We are ill-equipped, to be sure. Our fleece jackets, so toasty most Texas days, seem pathetic, even doubled up. Our shoes are porous and slippery, and our windows and doors don’t seal like they ought to. The highway department reports hundreds of wrecks and the Blockbuster shelves were stripped of everything but the crankiest videotapes yesterday by noon.
But we ignore the bluster, crank up the cocoa to a full boil and sing, I swear, more Christmas carols. ‘Cause why not? There’s a bright white light in the air and it’s winter, even in Texas.


All of the MLK events planned for Austin have been cancelled because of ice. Outdoors. Clinging to the trees and wires. So we’ll be home in our sweats and slippers, reading and baking, which sounds swell.
My kids, though, had hoped to march – were even willing to bundle up.
When I collected them at school on Friday, King’s “I Had a Dream” speech boomed from the PA system. In the car, on the way home, they explained why we oughta call him “Dr. King”, to show respect. I like that.
But there’s also something so intimate about his legacy, isn’t there? His was a looming figure that one could imagine being at home with, over dinner or the morning paper.
I think it’s the serenity he held, in the face of everything impossible and abhorrent. There he stood in the storm that was the civil rights movement while the rest of us bring anxious hysteria to airline ticket counters and afternoon traffic.
I cannot imagine the yogic practice it must take to embody one’s beliefs that completely.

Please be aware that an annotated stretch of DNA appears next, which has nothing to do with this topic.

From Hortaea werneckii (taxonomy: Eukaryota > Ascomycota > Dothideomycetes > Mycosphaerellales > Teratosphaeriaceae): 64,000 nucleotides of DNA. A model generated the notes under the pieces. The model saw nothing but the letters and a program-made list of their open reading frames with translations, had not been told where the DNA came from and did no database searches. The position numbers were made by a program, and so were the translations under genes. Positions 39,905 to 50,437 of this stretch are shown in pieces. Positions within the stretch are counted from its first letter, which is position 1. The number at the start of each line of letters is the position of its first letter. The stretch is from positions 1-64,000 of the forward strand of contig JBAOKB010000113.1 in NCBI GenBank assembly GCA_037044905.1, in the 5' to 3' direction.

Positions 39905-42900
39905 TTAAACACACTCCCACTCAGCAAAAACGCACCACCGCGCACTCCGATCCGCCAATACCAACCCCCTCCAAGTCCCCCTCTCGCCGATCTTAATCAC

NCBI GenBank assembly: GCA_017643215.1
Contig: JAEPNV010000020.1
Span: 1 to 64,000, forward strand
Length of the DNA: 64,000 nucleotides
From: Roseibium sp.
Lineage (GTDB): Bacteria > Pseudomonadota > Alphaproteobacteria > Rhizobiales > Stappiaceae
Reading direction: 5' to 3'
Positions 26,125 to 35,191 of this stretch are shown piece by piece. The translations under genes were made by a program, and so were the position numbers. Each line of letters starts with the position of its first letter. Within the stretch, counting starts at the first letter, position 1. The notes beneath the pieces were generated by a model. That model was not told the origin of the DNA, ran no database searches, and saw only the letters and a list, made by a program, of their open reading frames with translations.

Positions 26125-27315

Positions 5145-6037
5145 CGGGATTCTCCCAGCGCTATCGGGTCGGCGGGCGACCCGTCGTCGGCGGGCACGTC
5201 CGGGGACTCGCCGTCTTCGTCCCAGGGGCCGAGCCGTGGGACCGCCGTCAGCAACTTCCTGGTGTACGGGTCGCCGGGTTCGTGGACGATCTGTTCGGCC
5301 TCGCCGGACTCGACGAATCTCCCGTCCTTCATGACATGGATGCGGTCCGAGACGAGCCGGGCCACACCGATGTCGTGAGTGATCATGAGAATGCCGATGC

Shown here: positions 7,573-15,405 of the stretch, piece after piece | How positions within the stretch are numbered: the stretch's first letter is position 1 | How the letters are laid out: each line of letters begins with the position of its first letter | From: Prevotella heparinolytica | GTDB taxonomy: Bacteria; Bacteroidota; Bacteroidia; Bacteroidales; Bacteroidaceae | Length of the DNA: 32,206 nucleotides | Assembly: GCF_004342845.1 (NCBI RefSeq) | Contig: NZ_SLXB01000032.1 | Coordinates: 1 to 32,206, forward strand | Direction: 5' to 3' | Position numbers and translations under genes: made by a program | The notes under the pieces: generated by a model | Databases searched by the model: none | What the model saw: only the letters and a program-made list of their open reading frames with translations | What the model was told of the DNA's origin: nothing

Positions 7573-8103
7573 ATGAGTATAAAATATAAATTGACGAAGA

What if we moved more peacefully and spoke with less shrill? What if our decisions were more intuitive and less rash? What if we learned “to live together as brothers, or perish together as fools”?
Dr. King was shot to death on my birthday, in April, 1968. I turned one, ate cake with my plump hands, laughed in the light of the flashbulbs burning. King was dead, we were at war in Vietnam, and the sixties were exploding into the seventies. But I was full of hope. Full of hope.
Today, ice sheening on our streets, King’s voice like music on our radio, I still am.


Muchos gracias to Tasha at Kids Lit ( ), DonTate at Devas T. ( ), and Kelly at Big A little a ( ) for calling out my blog to their fine and faithful readers. So happy to share the airwaves with you all…
Kudos to Baranoff Elementary School for hosting a really vivid Young Author’s Conference today. What a delight – working with all those wide-eyed kids, and chatting with so many shining writer-folk. My students crafted some real metaphoric gems, including: “horns like ski poles”… “orange as honey”… and “a dollar bill, green like a leaf and crinkly.”
Lucky Austinites: Rumor has it that my own personal and fabulous illustrator Robin Preiss Glasser is coming to town in late March. Living and breathing, up close and personal. Yea!! Stay tuned – I’ll fill you in on details when I’ve got them.
Hurrah for my clever friend and children’s writer Polly Robertus (The Dog Who Had Kittens, Holiday House, 1992) who’s just sold a middle grade novel to the same house. Perseverance paid off and we’ll all be the luckier for it.
Deep bows to the wise Carrie Contey ( ) for offering her amazing insights to my beloved group of Goodness gals. She’s agreed to work with us in making the most of our art and our lives. There was firecracker energy in the room the other night as we got started. Don’t you love being around people who’ve got great big dreams?